- gerlecɩ (commanding) → gerletor (commander)
"...uar" or "...ar"; sometimes "...cɩ"
- kunoštint (information) → kunoštintuar (knowledge)
- ritacɩ (lead) → ritaruar (leadership)
- zegecɩ (asking) → zegetuar (petition)
- gerlecɩ (commanding) → gerletuar (order)
- kunoštint (information) → kunoštoriɩa (school/college/university)
- ritacɩ (lead) → ritoriɩa (leaders house)
- zegecɩ (asking) → zegetoriɩa (civil administrative center)
- gerlecɩ (commanding) → gerletoriɩa (commanders house)
|Neutral||Neɩtraliɩ||any||• Real: Fače (To do)|
• Artificial: Gerče (To see)
|Present||Noriɩ||"...cɩ"||• Fačecɩ (Doing),|
• Gerčecɩ (Seeing)
|Past||Lihestỹɩ||"...nɩ"||• Fačenɩ (Did; Was/were doing)|
• Gerčenɩ (Saw; Was/were seeing)
|Future||Viɩtoriɩ||"...štɩ"; "...šti"||• Fačeštɩ (Will do; Will be doing)|
• Gerčeštɩ (Will see; Will be seeing)
Verd'landian has urging form to express forcing somebody to any action. It can be spoken towards the one person or to group of them.
By table below you can also notice the artificial verb's conversion from original present tense to neutral one, which was described above.
|Standartiɩ||Default||any of verb suffixes||Gerčecɩ (Doing)|
|1-ɩ vigoariɩ dalaregut||1st urging form
(for one interlocutor)
|2-ɩ vigoariɩ dalaregut||2nd urging form
(for group of interlocutors)
Verd'landian alphabet is based on Latin script with diacritical letters to sign sounds foreign for Latin. It was reformed on 17 August 2017 to abandon Slav and Romanian letters.
Besides this, other alphabets are being developed.
Some of the letters are not usable and exist for foreign words.
The "i skurtỹɩ" letter has two ways of writing: the first one (Ɩ ɩ) is the common, while second one (Ь ȴ) is maximally copying hand-written style of letter and is supposed to be used in official sources, literature and culture.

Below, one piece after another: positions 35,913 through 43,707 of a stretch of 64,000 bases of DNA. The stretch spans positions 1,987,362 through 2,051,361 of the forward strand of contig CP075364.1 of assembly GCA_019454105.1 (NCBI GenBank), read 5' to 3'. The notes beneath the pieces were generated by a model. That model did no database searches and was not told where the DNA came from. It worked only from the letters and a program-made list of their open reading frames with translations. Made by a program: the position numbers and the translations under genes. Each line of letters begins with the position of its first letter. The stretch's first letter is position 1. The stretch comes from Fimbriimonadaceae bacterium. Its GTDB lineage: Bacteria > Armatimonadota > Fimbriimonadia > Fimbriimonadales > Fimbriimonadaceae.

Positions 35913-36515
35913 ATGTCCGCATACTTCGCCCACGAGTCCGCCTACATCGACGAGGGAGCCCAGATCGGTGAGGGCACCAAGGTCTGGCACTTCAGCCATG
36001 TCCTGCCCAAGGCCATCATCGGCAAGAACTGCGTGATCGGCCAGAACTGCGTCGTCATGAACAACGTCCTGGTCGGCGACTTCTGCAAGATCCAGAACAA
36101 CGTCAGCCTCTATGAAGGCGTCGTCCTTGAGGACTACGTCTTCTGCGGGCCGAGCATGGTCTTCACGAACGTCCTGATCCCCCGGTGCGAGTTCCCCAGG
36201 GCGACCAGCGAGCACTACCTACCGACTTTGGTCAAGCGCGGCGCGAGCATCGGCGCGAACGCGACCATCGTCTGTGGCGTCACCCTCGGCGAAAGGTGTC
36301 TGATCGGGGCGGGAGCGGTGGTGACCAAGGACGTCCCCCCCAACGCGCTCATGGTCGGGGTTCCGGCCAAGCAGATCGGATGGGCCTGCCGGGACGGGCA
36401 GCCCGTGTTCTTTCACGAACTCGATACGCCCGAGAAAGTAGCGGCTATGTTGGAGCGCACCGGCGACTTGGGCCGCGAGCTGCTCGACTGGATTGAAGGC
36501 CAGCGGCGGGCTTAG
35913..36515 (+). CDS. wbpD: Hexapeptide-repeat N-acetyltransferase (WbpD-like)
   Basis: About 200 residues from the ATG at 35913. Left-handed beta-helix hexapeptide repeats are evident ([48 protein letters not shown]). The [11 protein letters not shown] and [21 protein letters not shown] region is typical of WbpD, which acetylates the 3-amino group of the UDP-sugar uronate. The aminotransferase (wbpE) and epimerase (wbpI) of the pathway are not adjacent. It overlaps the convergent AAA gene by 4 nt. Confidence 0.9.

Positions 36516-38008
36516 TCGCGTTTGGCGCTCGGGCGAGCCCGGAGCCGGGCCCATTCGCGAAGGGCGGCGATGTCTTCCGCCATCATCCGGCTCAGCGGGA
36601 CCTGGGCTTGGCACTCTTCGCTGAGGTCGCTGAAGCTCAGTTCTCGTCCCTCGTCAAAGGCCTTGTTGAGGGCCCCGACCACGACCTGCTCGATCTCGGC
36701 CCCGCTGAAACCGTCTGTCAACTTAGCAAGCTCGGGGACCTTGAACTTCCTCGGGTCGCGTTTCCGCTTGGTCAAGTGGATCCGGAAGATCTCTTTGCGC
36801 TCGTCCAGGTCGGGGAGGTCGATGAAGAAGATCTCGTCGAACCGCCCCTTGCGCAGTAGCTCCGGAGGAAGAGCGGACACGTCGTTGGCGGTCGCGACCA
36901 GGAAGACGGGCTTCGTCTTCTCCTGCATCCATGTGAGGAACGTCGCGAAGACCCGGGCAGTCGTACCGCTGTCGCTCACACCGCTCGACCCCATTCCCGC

|Ã ã||A ỹntriɩ||[æ]||Ă ă|
|Ё ё||Ɩoẽ||[œ]||Ø ø|
|Ẽ ẽ||Ẽ||[e]||Э э|
|J J||Ha lotiɩ||[ɦ]|
|Ɩ ɩ / Ь ȴ||I skurtỹɩ||[j]||Ї ї|
|Ī ī||I harnỹɩ||[ji]|
|Ỹ ỹ||Ỹ||[ɨ]||Ў ў|
Numerals of language are mostly imported from Romanian. However they have some differences which can confuse those who speak Romanian.
As in German, bigger numbers are shaping by apposition of them to each element of spoken amount. They have their own order - from bigger to smaller - which shouldn't be confused in any case, as incorrect position of elements will create another number.
|1 000 000||Milion|
|10 000 000||Zẽče milionat|
Verd'landian language has rules of years scoring, which is similar to English. It allows division of four-digit number on pair of two-digit ones. It is preferable to years before XXI century only, because modern numbers will be shorter with standard morphing.
(Not the "Mienoesutẽoptẽsprẽzẽčiɩ")
Callings of months are slav-styled, and have actual translation in Russian.
|Name of Day||English Translation|
- Second - Sekunda
- Hour - Or
- Day (The same for day's time and time interval) - Zivgarɩ
- Week - Orvetanɩ
- Month - Liɩhut
- Year - Anul
- Winter - Vɩantarɩ
- Spring - Lirga
- Summer - Sumtarɩ
- Autumn - Otamɩ